null

Forum for Science, Industry and Business

Sponsored by:     3M 
Search our Site:

 

Did you know that Infrared heat helps airbags to inflate more easily?

16.12.2015

In an accident, it is important, that an airbag inflates immediately. The silicone coating plays there a major roll. Airbags are made out of a fabric, which is coated with silicone.

This smooth coating ensures that the cushion will unfold fast and without sticking when deployed.

This fabric is called Nylon 66. Nylon 66 is very hydroscopic, this is causing a problem at the coating stage for the heavier cloth used for inflatable curtains.

It is necessary to reduce the cloth’s moisture content down to 2% to ensure the correct adhesion, drying and surface finish of the silicone coating and to reduce scrap levels.

In operation, the infrared system is controlled by an optical pyrometer, which measures the surface temperature of the fabric and then transmits a signal to regulate the power of emitters within the infrared module, which is mounted above the fabric web.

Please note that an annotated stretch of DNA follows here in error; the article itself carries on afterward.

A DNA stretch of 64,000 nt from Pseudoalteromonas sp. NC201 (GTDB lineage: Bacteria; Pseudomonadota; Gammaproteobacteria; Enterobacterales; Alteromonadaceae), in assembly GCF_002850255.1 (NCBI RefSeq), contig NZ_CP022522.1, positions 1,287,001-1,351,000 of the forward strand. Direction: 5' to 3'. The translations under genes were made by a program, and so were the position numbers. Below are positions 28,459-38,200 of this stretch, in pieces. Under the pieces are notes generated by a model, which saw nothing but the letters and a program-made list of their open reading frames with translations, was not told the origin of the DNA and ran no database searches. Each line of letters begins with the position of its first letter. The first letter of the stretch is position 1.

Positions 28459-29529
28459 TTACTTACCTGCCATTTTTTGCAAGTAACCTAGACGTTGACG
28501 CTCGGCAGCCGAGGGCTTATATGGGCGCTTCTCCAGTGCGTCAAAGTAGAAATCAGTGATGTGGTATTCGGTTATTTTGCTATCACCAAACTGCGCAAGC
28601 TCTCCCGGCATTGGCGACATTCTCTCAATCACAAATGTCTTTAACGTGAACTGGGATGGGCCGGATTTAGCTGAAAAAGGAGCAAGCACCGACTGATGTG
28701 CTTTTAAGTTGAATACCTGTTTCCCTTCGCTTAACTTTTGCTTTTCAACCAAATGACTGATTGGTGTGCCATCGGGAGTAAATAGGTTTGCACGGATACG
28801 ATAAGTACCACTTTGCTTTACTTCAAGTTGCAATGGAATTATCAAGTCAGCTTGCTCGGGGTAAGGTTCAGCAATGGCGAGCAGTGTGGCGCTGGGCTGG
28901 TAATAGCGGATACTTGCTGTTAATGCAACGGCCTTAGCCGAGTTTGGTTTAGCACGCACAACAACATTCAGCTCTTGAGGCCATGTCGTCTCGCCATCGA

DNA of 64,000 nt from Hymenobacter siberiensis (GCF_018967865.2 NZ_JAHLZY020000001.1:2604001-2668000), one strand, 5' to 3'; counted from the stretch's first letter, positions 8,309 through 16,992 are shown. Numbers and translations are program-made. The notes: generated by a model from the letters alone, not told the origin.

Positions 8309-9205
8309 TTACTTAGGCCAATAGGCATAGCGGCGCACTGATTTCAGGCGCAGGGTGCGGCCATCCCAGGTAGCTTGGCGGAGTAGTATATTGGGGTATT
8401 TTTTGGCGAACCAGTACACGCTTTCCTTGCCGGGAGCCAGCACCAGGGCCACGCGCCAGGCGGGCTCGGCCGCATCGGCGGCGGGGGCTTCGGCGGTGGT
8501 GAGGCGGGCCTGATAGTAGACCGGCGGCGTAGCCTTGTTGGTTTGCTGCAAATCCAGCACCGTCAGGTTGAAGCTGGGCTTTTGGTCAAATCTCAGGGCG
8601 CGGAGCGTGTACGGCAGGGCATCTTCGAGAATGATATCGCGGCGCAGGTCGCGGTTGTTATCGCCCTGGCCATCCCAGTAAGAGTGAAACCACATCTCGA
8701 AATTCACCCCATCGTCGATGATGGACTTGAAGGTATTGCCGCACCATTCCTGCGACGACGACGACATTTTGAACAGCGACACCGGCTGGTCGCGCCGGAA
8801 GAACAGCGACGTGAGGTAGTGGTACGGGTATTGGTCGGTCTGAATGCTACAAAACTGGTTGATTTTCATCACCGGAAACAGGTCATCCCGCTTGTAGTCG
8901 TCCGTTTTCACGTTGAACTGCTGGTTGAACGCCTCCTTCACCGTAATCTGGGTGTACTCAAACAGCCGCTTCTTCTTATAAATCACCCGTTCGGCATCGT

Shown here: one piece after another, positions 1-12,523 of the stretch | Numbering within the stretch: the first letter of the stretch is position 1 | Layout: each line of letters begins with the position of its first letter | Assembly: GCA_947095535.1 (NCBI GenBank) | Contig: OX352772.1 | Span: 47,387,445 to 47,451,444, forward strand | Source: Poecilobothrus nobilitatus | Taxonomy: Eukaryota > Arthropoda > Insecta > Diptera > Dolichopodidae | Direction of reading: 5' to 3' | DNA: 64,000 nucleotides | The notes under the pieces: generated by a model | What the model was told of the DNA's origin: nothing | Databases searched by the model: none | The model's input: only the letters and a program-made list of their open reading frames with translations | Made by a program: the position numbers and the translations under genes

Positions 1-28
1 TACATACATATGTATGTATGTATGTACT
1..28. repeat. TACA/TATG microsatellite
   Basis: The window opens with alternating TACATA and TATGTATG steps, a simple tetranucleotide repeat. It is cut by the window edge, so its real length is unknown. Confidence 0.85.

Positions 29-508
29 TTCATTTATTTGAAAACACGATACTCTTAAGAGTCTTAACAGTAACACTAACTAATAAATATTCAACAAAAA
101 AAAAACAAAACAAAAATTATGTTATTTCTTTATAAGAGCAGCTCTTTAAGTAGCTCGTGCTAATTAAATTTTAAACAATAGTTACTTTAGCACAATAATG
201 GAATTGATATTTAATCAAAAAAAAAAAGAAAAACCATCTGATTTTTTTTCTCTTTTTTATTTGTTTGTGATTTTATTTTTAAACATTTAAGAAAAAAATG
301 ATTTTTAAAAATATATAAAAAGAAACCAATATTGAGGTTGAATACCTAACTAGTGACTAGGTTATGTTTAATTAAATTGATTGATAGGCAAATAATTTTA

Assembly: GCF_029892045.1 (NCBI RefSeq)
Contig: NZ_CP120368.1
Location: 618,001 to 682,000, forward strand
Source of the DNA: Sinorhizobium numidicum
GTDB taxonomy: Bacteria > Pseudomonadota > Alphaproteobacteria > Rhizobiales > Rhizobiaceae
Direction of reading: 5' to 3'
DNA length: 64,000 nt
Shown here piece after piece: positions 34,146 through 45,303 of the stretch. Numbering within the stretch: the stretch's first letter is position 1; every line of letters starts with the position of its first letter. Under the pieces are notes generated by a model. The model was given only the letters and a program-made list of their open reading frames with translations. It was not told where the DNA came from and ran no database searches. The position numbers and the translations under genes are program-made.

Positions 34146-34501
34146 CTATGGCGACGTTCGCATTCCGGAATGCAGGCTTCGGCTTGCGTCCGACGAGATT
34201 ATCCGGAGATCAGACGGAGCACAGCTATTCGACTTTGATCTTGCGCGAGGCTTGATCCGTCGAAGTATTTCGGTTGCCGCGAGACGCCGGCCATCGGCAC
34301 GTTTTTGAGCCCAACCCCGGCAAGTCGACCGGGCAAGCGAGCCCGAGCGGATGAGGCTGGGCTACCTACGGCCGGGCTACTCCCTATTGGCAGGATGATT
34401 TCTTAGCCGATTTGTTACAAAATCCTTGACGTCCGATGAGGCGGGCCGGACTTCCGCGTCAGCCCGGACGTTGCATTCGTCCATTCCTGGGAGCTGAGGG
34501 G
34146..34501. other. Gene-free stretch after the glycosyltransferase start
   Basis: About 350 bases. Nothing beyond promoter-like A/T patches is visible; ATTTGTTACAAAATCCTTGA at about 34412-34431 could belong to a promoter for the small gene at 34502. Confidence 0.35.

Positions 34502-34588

The cloth is coated with silicone on both sides but the critical heating operation takes place just before the coating is applied to the bottom side.

It is essential that the moisture is removed before this bottom coating is applied, otherwise it will be sealed in, potentially causing damage to the final surface finish.

The infrared module can be retrofitted very easily into an existing coating line, and the fast response of the carbon emitters means that there is no damage to the coated fabric in the event of unexpected line stoppage.

Heraeus Noblelight GmbH
Reinhard-Heraeus-Ring 7
D-63801 Kleinostheim
Phone +49 6181 35 8492
Fax +49 6181 35 16 8492
E-Mail: hng-info@heraeus.com


Further information:

Anzeige

Anzeige

VideoLinks
Industry & Economy
Event News

2nd International Conference on High Temperature Shape Memory Alloys (HTSMAs)

15.02.2018 | Event News

Aachen DC Grid Summit 2018

13.02.2018 | Event News

How Global Climate Policy Can Learn from the Energy Transition

12.02.2018 | Event News

 
Latest News

Contacting the molecular world through graphene nanoribbons

19.02.2018 | Materials Sciences

When Proteins Shake Hands

19.02.2018 | Materials Sciences

Cells communicate in a dynamic code

19.02.2018 | Life Sciences

VideoLinks
Science & Research
Overview of more VideoLinks >>>